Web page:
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Updated on September 26, 2022

Lexapro and Alcohol

What Is Lexapro (Escitalopram)?

Lexapro is an antidepressant medication prescribed to treat anxiety and depression. It's a selective serotonin reuptake inhibitor (SSRI), meaning it increases serotonin levels in the brain.

Side effects of Lexapro include:

  • Nausea
  • Constipation
  • Increased sweating
  • Changes in sex drive or ability
  • Drowsiness
  • Dizziness
  • Heartburn
  • Stomach pain
  • Excessive tiredness or trouble sleeping
  • Dry mouth
  • Increased appetite or weight gain
  • Flu-like symptoms
  • Runny nose
  • Sneezing

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Can you Drink Alcohol on Lexapro?

Due to the lack of research on the link between alcohol and antidepressants, negative interactions and side effects are not known conclusively.

Some studies suggest that moderate drinking is safe on some antidepressants, whereas others may experience side effects when combining alcohol and Lexapro.1

Moderate alcohol consumption typically refers to two drinks per day for men and one drink per day for women. One drink is equal to 12 ounces of beer, 5 ounces of wine, or 1 ounce of hard liquor.

These include:

  • Increased feelings of depression
  • Drowsiness
  • Higher risk of overdose
  • Dizziness
  • Decreased efficacy of medications
  • Anxiety

Before combining alcohol with any antidepressant, including Lexapro, patients should discuss the risks with their doctor beforehand to determine if it is safe for them.

Dangers of Mixing Lexapro and Alcohol 

Mixing Lexapro and alcohol can be potentially dangerous, both psychologically and physically.

Psychological Dangers

Lexapro can increase the sedation and motor effects of alcohol. This may be why some report experiencing blackouts or temporary memory loss after mixing alcohol and Lexapro.

According to the FDA, Lexapro may cause drowsiness or affect the ability to make decisions, think clearly, or react quickly. Because alcohol also causes these same symptoms, combining the two drugs may magnify alcohol’s effects. 

Alcohol, a depressant, can cause or worsen depression, which includes suicidal thoughts. Excessive alcohol consumption also reduces inhibitions, including inhibitions against suicidal behavior. It also reduces the effects of antidepressants like Lexapro, contributing to more depressed feelings.

More than half of people who commit suicide are found to have been drinking. This may present an additional risk to patients with substance use disorder or other existing mental health disorders.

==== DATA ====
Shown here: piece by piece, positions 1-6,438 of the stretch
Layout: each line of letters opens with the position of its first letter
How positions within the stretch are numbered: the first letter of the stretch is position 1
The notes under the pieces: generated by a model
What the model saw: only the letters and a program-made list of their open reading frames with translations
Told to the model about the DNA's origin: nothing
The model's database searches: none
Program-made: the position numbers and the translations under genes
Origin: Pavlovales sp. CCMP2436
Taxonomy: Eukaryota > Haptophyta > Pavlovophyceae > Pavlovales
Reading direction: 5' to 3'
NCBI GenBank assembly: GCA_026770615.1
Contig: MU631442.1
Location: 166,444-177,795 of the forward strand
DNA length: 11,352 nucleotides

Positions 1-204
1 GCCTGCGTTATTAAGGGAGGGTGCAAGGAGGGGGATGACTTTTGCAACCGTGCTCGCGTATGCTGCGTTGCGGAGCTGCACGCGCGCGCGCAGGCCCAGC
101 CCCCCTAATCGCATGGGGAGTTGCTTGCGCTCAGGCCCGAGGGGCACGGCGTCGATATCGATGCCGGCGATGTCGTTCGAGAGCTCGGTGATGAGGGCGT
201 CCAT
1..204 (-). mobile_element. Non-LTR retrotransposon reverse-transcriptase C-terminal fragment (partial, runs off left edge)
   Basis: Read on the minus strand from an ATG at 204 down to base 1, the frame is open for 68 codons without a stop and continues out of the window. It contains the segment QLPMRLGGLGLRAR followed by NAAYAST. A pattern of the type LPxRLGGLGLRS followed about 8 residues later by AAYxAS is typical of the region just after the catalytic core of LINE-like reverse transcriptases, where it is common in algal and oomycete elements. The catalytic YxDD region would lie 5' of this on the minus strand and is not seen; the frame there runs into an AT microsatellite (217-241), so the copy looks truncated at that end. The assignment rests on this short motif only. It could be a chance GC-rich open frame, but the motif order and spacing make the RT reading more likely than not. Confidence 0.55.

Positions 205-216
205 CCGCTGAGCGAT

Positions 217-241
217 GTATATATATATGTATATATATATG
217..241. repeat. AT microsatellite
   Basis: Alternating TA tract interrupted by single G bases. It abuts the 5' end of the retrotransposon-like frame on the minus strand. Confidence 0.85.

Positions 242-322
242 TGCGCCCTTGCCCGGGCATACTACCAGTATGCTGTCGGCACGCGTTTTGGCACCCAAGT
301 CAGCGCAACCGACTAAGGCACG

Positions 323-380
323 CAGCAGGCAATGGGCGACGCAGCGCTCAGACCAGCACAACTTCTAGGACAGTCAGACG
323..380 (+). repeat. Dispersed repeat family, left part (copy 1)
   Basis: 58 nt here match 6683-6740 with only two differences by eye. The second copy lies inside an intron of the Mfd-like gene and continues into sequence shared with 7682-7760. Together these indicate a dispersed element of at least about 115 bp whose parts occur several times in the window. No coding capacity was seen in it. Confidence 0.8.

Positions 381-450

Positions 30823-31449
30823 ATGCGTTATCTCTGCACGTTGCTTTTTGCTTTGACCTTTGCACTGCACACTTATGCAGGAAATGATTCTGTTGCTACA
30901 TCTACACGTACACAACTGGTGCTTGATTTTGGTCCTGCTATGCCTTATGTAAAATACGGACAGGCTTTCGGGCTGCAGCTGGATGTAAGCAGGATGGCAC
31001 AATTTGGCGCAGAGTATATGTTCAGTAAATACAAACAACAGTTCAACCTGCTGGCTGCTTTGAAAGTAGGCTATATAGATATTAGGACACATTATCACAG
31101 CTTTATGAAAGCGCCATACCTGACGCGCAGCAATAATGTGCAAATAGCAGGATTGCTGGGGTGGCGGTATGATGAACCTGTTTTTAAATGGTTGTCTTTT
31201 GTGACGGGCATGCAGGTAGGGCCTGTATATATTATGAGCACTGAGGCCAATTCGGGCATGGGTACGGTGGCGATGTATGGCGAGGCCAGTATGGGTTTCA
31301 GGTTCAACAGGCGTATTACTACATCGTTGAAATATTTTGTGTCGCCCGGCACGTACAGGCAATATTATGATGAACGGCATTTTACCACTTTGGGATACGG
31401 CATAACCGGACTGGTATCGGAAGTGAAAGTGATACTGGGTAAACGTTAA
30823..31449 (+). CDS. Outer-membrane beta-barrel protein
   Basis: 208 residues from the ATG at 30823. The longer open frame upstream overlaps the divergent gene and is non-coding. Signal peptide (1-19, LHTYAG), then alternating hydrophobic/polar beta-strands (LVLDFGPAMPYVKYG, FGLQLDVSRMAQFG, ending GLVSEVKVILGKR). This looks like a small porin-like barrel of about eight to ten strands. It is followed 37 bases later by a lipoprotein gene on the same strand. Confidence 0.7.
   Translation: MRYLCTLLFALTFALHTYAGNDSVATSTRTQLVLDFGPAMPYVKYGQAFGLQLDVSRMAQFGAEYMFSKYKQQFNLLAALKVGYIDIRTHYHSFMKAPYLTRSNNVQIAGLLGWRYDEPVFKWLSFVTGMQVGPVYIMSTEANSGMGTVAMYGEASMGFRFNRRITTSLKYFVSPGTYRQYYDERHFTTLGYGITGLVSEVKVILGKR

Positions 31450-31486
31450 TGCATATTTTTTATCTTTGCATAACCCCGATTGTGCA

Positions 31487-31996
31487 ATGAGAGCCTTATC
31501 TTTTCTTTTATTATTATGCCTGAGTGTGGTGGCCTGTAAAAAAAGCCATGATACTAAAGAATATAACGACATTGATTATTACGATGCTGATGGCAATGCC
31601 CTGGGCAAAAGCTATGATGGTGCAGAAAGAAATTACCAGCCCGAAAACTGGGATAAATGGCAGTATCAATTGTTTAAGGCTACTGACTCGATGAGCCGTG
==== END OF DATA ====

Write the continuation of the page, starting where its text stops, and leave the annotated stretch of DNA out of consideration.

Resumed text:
One independent study suggests a possible risk of pathological intoxication when SSRIs such as Lexapro are consumed with alcohol.9 This essentially means temporary insanity and often results in violent behavior.4

Pathological intoxication is most commonly diagnosed in those with with alcohol abuse and existing mental health conditions. People with such conditions should speak with their doctor before consuming alcohol with Lexapro.

Physical Dangers

Drinking while on antidepressants may cause liver damage. Studies indicate that drinking while on antidepressants may contribute to liver problems and antidepressant-related hepatic injury.17

Also, because alcohol decreases the effect of Lexapro to ease depression, most people turn to more alcohol to drown their sadness. This leads to alcohol-induced liver damage.

Alcohol and Lexapro can also increase your heart rate, leading to increase in heart strain and workload. This is true especially in patients with high blood pressure. It's unknown if mixing Lexapro and Alcohol causes long-term heart damage.

It is rare for a patient to overdose on Lexapro alone. But according to the National Institute of Alcohol Abuse and Alcoholism, there is an increased risk for overdose while mixing alcohol and Lexapro.7

Patients with existing health conditions related to the heart, liver, or kidney are at increased risk for side effects. They should discuss whether or not it is safe to drink alcohol while taking Lexapro with their healthcare provider.

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Alcohol Use Disorder

If you or a loved one is having a hard time cutting down on alcohol, it could be a sign of an alcohol use disorder.

If you're wondering if you or someone you know has a drinking problem, you can use this list of symptoms to do a quick self-diagnosis. This is taken from The Diagnostic and Statistical Manual of Mental Disorders (DSM-V).

Remember, a self-assessment is not a substitute for professional medical advice. Alcohol Use Disorder is a medical diagnosis, thus, help from a health care professional is needed.

These are symptoms of an alcohol use disorder, according to the DSM-V:

  • Drinking more or for longer than was intended
  • Unsuccessful attempts to cut down or stop alcohol use
  • Spending a lot of time obtaining, using, or recovering from alcohol consumption
  • Cravings for alcohol
  • Failure to fulfill responsibilities at work, school, or home due to drinking alcohol
  • Continuing to drink despite having social problems caused by the effects of alcohol
  • Important social, work, or recreational activities are stopped or reduced because of alcohol use